There is also a small literature on hypothesis generation. See the section 'Hypothesis Generation and Hypothesis Evaluation' of this paper for a good review of everything we know about hypothesis generation. Hardly inspiring, I know. The evidence indicates that humans generate relatively few hypotheses, or we may also write, humans have impoverished hypothesis sets. Also in this paper, I saw studies that compare hypothesis generation between individuals and groups of various sizes. You're right that groups typically generate more hypotheses than individuals. They also tried comparing 'natural' and 'synthetic' groups, natural groups are what you think; the hypothesis sets of synthetic groups are formed from the union of many individual, non-group hypothesis sets. It turns out that synthetic groups do a little better. Social interaction somehow reduces the number of alternatives that a group considers relative to what the sum of their considerations would be if they were not a group.

Also, about your planning fallacy primer, I think the memory bias account has a lot more going for it than a random individual might infer from the brevity of its discussion.


Hey Gram,

Thanks for the additional information!

I am assuming the first point is about this post and the second two are about the planning primer?

The feelings-as-information literature is new to me, and most of what I wrote here is from conversations w/ folks at CFAR. (Who, by the way, would probably be interested in seeing those links as well.)

I'll freely admit that the decision making part in groups was the weakest part of my planning primer. I'm not very sure on the data, so your additional info on improved group hypothesis generation is pretty cool.

There are definitely several papers on memory bias affecting decisions, although I'm unsure if we're talking about the same thing here. What I want to say is something like "improperly recalling how long things took in the past is a problem that can bias predictions we make" and this phenomena has been studied several times.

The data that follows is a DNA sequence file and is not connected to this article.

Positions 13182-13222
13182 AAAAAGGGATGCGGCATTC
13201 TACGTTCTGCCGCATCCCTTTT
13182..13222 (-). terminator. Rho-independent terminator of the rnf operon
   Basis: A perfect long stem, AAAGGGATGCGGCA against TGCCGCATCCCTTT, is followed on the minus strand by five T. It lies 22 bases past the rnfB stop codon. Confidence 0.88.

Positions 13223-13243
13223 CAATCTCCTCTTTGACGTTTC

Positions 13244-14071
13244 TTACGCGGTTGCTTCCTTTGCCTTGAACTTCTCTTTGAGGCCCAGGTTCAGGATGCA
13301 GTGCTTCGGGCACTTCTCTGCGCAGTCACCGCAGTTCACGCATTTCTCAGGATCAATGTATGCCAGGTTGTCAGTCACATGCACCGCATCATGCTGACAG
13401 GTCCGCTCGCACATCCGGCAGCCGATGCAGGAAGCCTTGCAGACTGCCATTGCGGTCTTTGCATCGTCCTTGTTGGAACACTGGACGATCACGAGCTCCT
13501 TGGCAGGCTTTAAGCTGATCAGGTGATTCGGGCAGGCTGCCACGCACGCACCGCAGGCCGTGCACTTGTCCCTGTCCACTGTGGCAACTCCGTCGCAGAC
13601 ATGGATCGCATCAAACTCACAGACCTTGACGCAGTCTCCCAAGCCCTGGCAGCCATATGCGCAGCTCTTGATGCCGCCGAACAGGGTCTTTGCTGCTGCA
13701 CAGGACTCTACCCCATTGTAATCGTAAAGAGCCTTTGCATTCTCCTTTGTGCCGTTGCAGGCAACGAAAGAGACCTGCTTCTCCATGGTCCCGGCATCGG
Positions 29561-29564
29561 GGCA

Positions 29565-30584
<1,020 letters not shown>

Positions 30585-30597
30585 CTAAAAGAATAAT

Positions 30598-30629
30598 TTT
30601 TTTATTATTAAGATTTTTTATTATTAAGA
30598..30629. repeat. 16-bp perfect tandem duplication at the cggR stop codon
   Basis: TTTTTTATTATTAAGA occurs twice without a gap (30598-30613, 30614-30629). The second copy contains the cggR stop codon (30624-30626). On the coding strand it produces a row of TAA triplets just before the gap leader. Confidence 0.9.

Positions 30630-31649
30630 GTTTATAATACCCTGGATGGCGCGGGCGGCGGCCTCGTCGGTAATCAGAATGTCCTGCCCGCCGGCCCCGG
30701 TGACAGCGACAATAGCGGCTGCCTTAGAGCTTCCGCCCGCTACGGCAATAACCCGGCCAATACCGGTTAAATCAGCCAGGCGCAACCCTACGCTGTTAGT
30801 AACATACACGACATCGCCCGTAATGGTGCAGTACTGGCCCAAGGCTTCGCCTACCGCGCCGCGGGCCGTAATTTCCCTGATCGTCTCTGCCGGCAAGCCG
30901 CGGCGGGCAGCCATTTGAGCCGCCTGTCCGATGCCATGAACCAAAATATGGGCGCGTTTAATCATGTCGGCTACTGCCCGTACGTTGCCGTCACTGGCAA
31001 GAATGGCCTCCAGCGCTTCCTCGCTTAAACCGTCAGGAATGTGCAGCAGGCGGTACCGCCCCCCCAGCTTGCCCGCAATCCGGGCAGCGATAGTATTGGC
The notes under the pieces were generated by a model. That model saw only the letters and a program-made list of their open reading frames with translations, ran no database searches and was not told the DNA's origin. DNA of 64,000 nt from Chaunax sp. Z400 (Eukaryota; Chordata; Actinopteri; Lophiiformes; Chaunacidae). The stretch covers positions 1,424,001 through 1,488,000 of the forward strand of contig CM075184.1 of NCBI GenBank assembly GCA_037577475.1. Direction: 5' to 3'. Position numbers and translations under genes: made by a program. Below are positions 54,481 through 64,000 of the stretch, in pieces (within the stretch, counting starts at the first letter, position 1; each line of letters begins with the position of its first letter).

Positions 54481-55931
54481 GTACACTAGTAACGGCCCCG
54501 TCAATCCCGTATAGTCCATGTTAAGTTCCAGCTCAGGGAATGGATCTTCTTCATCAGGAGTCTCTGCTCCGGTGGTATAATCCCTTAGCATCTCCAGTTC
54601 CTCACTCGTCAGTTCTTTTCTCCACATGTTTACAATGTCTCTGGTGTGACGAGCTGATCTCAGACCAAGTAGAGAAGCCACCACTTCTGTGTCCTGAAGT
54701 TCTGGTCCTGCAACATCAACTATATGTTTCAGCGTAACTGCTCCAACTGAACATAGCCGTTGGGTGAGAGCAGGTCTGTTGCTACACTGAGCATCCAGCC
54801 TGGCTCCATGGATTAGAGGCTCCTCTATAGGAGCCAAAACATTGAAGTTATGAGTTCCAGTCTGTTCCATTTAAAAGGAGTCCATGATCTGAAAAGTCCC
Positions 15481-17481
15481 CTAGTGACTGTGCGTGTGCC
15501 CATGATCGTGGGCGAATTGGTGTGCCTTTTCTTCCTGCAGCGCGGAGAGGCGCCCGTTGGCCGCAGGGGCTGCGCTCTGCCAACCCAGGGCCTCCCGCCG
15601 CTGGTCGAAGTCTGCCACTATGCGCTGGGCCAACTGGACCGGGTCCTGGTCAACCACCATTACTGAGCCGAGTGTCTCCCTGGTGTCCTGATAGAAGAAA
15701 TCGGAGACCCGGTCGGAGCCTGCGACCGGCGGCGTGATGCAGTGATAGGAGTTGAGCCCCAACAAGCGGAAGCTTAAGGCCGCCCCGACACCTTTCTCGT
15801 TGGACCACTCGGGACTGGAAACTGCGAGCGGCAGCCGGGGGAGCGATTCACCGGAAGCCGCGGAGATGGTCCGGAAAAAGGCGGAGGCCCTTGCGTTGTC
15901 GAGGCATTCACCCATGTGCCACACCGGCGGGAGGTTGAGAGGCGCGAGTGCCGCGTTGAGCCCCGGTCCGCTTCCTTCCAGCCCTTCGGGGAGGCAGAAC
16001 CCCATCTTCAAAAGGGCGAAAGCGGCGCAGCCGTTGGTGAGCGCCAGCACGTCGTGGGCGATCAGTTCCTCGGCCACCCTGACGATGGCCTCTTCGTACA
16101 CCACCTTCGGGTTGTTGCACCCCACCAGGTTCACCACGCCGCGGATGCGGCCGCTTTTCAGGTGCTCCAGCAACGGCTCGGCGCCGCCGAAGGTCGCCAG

But there is also a separate thing where "in observed studies of people planning, very few of them seem to even use their memories, in the sense of recalling past information, to create a reference class and use it to help them with their estimates for their plans", which might also be what you're referring to.

I am assuming the first point is about this post and the second two are about the planning primer?

The first two are about this article and the third is about the planning fallacy primer. I mentioned hypothesis generation because you talked about 'pair debugging' and asking people to state the obvious solutions to a problem as ways to increase the number of hypotheses that are generated, and it pattern matched to what I'd read about hypothesis generation.

There are definitely several papers on memory bias affecting decisions, although I'm unsure if we're talking about the same thing here. What I want to say is something like "improperly recalling how long things took in the past is a problem that can bias predictions we make" and this phenomena has been studied several times.

I'm definitely talking about this as opposed to the other thing. MINERVA-DM is a good example of this class of hypothesis in the realm of likelihood judgment. Hilbert (2012) is an information-theoretic approach to memory bias in likelihood judgment.

I'm just saying that it looks like there's a lot of fruit to be picked in memory theory and not many people are talking about it.


Okay, gotcha. Thanks for the clarification on the points.

I admit I don't quite understand what MINERVA-DM is...I glanced at the paper briefly and it appears to be a...theoretical framework for making decisions which is shown to exhibit similar biases to human thought? (With cells and rows and ones?)